Digiday+ Research: Publishers lack confidence in 2022 revenues heading into 2023

This research is based on unique data collected from our proprietary audience of publisher, agency, brand and tech insiders. It’s available to Digiday+ members. More from the series →

It’s the most wonderful time of the year — before the tough time of year when publishers have to confront the year’s results and talk about what they mean for the upcoming year.

Digiday+ Research surveyed 63 publisher pros this month to find out what exactly those results look like and how they’re influencing publishers’ confidence about 2023.

Digiday’s survey found that 58% of publisher pros said their 2022 revenues are up compared with their revenues in 2021. This certainly doesn’t sound like bad news. However, in Digiday’s winter 2021 survey, a significantly higher 86% of publishers said they thought their 2022 revenues would go up compared with 2021, which makes 58% seem like a small majority in comparison.

It turns out that, overall, confidence is down among publishers heading into the new year. While 86% of publisher pros told Digiday last winter that they expected revenues to increase this year, that percentage is down to 51% this winter.

The group of publisher pros who think revenues will increase only slightly (between 1% and 10%) next year didn’t take too big of a hit: Last year 36% of respondents fell into this category and this year the number is 32%. The story changes as we get into the bigger increases. Last year, 28% of publishers said they thought revenues would increase between 11% and 25%. This year, only 17% think so. And publishers think large revenue increases will be unheard of in 2023. Last year, 22% of publisher pros told Digiday they thought their companies’ revenues would increase by more than 25% this year. This year, a mere 2% are optimistic about seeing that kind of increase.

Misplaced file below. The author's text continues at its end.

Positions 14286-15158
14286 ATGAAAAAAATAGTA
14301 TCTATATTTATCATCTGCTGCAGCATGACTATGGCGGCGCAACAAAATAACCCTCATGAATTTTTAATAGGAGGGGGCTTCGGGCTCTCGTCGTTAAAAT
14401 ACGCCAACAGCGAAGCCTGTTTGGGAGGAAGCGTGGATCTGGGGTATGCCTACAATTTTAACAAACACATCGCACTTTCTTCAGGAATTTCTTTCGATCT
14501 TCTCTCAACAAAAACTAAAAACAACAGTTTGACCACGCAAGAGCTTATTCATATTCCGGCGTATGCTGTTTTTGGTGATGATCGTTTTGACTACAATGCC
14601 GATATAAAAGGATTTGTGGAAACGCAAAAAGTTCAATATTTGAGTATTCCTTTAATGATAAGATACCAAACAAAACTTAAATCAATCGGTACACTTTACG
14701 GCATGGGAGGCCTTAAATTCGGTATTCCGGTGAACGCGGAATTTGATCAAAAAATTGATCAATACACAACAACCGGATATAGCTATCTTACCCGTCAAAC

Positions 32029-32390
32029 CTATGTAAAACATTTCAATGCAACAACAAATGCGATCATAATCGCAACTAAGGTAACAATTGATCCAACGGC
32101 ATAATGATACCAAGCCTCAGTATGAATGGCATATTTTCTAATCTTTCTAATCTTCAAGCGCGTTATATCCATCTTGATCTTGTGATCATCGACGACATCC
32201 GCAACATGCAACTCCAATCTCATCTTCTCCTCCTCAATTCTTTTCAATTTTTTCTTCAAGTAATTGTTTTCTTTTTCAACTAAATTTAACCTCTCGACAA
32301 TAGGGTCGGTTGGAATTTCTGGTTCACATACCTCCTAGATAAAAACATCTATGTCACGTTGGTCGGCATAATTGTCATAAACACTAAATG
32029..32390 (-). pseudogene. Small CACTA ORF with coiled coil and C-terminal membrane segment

The largest jump this year came with those publishers who think revenues will remain the same into 2023: Last year, only 9% of publisher pros said they thought revenues would be about the same in 2022. This year, 30% said they expect revenues to be unchanged next year.

The fact is, though, that many publishers’ revenues did end up increasing in 2022, despite the overall lack of confidence across the industry. Digiday’s survey found that the largest set of respondents (30%) said their companies’ revenues are up between 1% and 10% over last year, while 12% reported revenue increases of 11% to 25% and 16% reported revenue increases even higher than 25%. Meanwhile, 12% of respondents to Digiday’s survey said their companies’ revenues decreased between 1% and 10% this year, 13% said revenues are down 11% to 25% and only 3% reported revenue decreases of more than 25%. So, all in all, few publishers said revenues went down this year.

Interested in sharing your perspectives on the media and marketing industries? Join the Digiday research panel.


More in Media

Inside The New York Times’ plans to correlate attention levels to other metrics

There’s a lot of buzz around attention advertising right now, but The New York Times is trying to stay grounded even as it develops its own plans.

Why publishers are preparing to federate their sites

The Verge and 404 Media are exploring the fediverse as a way to take more control over their referral traffic and onsite audience engagement.

Why publishers fear traffic, ad declines from Google’s AI-generated search results

Some publishers and partners hope for more transparency from Google and other AI companies related to AI-generated search.